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Sherwood’s Rock ‘n’ Roll Revival back for year 49 –

by Terri Hogan

Senior Staff Writer

The numbers tell the story.

Forty-one songs representing five decades.

A cast and crew of 275 students.

Forty-nine years of presenting a show that is arguably the most sought-after ticket in town every March.

Tunes from the 1950’s through 1990’s will fill Sherwood High School’s Ertzman Theatre early this month during the annual production of Rock ‘n’ Roll Revival.

The beloved Olney tradition has been going strong since 1971 after several Sherwood students were inspired by a concert at Madison Square Garden in New York City.

Rock ‘n’ Roll Revival 49, “The Name Game,” will hit the stage March 6-8 and March 13-15.

Adding to the celebration this year is that the show’s directors, choral/general music teacher Mike Maddox, choral/general music teacher Johnathan Dunn and instrumental music instructor Alex Silverbook will be honored as the Greater Olney Civic Association’s Citizens of the Year at a ceremony March 15.

This year’s set list features many song titles and lyrics that include people’s names. The opening number and “theme” of the show is “Who Are You?” by The Who.

Maddox said the them is a nod to the performers searching for individual identity during their teenage years.

Silverbook, Dunn and Maddox took over the show in 2017, following the retirement of Sherwood legend Bill Evans, who led the show for 37 years.

“Bill gets a free seat in the audience for life and he has been coming at least once each weekend for the past few years,” Maddox said. “We love him and are always happy to see him.”

This year’s cast marks the first where none of the students performed under Evans’ leadership.

Maddox said that he, Silverbook and Dunn work as a team directing the show, and it will continue to be a team effort that no single person could sustain alone.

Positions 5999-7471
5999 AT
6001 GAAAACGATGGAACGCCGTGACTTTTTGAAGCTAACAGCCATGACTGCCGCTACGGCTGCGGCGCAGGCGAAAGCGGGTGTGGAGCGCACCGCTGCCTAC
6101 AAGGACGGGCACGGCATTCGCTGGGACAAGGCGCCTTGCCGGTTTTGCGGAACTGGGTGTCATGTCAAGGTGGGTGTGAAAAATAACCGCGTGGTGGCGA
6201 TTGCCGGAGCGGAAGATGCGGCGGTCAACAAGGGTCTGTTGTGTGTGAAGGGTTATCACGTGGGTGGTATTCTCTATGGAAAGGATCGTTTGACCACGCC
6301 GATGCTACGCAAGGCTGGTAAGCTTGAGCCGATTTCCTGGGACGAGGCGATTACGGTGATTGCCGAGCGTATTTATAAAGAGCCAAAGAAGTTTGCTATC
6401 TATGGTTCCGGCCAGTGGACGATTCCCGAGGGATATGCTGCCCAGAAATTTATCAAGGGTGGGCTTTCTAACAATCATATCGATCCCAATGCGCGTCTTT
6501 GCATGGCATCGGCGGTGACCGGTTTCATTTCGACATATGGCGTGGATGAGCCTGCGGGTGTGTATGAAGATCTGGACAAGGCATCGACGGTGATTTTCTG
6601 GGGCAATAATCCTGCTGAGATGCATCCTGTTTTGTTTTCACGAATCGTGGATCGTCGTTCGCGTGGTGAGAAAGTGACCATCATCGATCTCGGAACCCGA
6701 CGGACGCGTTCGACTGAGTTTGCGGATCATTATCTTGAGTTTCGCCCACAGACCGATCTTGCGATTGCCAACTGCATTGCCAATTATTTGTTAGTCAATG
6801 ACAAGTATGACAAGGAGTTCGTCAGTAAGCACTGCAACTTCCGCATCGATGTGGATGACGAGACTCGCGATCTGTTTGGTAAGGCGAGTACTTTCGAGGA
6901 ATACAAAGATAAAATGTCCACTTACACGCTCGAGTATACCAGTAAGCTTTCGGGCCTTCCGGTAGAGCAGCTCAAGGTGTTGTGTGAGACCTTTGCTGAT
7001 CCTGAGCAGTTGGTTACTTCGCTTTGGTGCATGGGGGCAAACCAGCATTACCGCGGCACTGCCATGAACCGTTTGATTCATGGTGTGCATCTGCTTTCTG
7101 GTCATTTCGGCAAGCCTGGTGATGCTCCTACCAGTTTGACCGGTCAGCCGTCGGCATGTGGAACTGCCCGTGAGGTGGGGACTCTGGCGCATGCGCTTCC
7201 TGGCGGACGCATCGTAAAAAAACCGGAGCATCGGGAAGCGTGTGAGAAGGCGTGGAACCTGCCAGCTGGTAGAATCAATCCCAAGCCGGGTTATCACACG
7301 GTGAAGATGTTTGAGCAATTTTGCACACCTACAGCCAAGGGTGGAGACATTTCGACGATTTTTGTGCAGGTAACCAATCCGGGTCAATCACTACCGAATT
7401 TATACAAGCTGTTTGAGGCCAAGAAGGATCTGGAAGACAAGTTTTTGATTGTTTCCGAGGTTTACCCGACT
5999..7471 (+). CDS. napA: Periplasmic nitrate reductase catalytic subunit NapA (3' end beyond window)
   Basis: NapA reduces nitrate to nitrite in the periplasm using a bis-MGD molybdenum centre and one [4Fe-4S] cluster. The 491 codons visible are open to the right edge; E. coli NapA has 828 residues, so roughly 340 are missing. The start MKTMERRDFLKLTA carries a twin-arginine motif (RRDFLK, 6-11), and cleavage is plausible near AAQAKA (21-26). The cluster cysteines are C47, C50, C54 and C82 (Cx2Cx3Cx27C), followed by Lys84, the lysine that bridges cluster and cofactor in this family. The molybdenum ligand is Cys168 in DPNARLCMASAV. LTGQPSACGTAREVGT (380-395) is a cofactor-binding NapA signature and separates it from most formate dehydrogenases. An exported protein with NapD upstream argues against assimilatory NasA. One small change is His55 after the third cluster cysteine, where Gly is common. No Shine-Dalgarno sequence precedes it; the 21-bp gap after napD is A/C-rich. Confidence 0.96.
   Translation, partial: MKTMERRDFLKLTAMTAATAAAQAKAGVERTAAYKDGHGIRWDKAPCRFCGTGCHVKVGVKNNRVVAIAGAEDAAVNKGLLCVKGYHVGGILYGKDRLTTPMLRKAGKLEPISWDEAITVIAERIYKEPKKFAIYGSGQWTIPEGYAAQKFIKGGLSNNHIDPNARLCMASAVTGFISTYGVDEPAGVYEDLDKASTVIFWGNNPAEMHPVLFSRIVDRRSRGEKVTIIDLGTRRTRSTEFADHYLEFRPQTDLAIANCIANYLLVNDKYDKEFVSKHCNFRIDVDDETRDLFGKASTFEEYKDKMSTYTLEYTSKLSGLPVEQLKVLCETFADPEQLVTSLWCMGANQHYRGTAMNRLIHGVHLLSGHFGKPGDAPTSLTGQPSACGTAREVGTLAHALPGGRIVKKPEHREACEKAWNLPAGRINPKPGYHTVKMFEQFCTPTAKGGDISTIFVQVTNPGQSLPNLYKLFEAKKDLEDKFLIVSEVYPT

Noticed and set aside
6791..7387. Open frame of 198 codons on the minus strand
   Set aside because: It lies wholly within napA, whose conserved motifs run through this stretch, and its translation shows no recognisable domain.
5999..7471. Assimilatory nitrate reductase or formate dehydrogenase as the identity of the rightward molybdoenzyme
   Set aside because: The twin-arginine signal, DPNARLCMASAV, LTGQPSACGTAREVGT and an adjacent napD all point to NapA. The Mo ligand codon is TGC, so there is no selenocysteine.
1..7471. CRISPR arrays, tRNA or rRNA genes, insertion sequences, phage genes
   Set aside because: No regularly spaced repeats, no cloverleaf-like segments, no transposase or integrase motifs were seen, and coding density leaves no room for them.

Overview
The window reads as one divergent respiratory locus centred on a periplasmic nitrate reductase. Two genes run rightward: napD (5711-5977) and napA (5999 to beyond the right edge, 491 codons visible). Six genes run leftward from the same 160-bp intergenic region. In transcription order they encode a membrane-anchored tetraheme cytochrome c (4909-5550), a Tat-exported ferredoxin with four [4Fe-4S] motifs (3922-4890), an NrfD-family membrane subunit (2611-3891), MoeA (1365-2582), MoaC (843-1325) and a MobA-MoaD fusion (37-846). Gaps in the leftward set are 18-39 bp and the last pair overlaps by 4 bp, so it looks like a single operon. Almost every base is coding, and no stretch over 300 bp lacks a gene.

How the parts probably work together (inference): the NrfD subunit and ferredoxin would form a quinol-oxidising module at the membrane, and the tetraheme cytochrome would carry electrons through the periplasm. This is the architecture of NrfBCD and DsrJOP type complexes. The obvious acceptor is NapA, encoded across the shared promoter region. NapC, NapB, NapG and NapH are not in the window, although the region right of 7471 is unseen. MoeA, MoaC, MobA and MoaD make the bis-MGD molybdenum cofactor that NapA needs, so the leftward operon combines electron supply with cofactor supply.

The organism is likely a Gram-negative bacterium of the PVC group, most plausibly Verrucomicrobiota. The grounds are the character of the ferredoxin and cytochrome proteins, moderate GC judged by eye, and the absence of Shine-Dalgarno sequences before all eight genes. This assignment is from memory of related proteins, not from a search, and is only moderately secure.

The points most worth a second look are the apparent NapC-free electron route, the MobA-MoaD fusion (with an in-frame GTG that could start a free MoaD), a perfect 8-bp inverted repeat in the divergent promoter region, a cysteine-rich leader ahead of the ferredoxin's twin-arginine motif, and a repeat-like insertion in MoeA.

“That is our message to kids — we’re all replaceable, and it’s really about creating something together that is bigger than all of us,” he said.

While the administrative and technical aspects of the show can be daunting, Maddox credits great adult staff members and volunteers who help out with everything.

“We have specialists in set construction, art design, lighting, costumes, dance, sound engineering and more,” he said. “Every single one of those people is a vital piece of the puzzle, not to mention our fantastic student directors and student musical directors. I just happen to be the name at the top of the credits page, which means I have to do a bit more paperwork than the other directors.”

For the cast members, Rock ‘n’ Roll Revival is a lot of hard work, but many consider it to be the highlight of their years at Sherwood.

Eve Crompton, a senior, has been in the show all four of her high school years.

“This is sort of first place I found myself and felt at home at Sherwood,” she said.

In previous years, she has played violin, Appalachian dulcimer and guitar during her numbers.

“For this year’s solo I am not playing an instrument,” she said. “Learning how to express myself through my body instead of through an instrument and working on my stage presence is a whole new avenue,” she said. “It’s good learning experience.”